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John Williams: My Son's Not Rainman

Note: This review is from 2013

Review by Steve Bennett

It would take a stony character not to be moved by a good-hearted single father’s sincere stories of bringing up an 11-year-old with autism. ‘It’s about trying to find someone who doesn’t know that they are lost,’ says John Williams, poignantly, at the show’s start.

Yet this is not a show with great ambition beyond sharing the joy, and the frustration, of his life. Any grander themes are left unsaid, for audiences to take away with them if they wish, rather than be layered on with a trowel.

So we have touching and funny stories about how he tried to bribe his son Finn out of his penchant for biting people, about their eventful attempt to play a simple game crazy golf or about going to a disco at a special school – where Williams allows his usual adherence to the truth go by the wayside for a series of dubious gags.

But you can’t fail to be moved by the pathos of other moments, such as when Fin is first diagnosed and the medics hand over a sheath of information about living with the condition. ‘I don’t want benefits,’ John cries out. ‘You’re a doctor, cure him.’

As that shock becomes the new normal, Williams deals with it with upbeat good humour, which sets the tone of this show. That one section is titled ‘let’s trivialise a major brain development disorder in 60 seconds for the purposes of light entertainment’ certainly shows he can laugh about the situation.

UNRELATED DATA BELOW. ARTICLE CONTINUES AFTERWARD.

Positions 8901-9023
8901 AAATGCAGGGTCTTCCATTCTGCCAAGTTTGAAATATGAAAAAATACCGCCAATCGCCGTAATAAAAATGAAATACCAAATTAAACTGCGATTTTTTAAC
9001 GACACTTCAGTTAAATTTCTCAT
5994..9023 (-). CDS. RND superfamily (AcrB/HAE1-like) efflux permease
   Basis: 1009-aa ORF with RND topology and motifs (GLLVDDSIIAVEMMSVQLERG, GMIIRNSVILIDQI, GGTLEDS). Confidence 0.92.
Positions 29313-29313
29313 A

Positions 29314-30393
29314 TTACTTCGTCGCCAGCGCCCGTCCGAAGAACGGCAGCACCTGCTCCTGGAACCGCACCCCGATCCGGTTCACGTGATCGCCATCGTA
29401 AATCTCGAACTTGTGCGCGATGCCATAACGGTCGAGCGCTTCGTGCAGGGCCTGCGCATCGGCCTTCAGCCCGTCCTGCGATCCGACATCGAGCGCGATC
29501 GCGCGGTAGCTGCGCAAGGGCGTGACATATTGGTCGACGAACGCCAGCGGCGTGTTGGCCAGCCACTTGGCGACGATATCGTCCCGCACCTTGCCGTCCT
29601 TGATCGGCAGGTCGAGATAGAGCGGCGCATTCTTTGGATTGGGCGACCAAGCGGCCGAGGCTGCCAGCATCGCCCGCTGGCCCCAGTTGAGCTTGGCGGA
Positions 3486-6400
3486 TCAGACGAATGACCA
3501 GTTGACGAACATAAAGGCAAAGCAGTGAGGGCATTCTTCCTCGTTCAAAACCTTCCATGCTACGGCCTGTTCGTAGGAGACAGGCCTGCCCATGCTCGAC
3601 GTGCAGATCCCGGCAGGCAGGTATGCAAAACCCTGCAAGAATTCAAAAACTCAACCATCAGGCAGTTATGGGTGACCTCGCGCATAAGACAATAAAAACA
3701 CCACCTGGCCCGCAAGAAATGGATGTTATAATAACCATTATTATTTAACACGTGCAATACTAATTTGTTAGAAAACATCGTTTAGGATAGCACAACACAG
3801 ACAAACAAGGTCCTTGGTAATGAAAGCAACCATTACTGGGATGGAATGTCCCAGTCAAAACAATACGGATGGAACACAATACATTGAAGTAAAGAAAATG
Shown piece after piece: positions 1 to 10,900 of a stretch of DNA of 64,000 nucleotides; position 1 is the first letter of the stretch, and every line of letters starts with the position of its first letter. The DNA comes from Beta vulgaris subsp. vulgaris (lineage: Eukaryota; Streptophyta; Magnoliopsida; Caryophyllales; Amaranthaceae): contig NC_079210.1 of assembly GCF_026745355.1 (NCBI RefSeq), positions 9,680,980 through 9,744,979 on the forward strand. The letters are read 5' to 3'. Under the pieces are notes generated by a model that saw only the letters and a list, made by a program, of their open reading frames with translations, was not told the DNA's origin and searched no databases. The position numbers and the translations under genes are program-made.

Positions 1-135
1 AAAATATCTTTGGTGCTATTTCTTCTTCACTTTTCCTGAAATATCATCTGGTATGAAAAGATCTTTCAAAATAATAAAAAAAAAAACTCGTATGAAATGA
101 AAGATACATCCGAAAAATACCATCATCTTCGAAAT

Williams is a big, bold personality, someone clearly giving a performance rather than the naturalistic stance of most stand-ups; yet the authenticity is in the tales, rather than the delivery. When he breaks out into more traditional stand-up fare, such as the work of obscure singer-songwriter Boyd Clack, it seems slightly out of place, however funny it is.

There are also some nice presentational devices in the show, which has been directed by Anna Crilley – more usually known for surrealism, rather than these affectionate true-life yarns. The most notable nod to staging are the quotes that pop up in Fisher-Price Fridge Magnets on the screen between scenes, from such great philosophers as Friedrich Nietzsche, Neil Gaiman... and Winnie The Pooh.

Overall, this is a touching portrait of the strong father-son bond; a must-see for parents of children with autism, but a rewarding heart-warmer for everyone else.

Review date: 14 Aug 2013
Reviewed by: Steve Bennett

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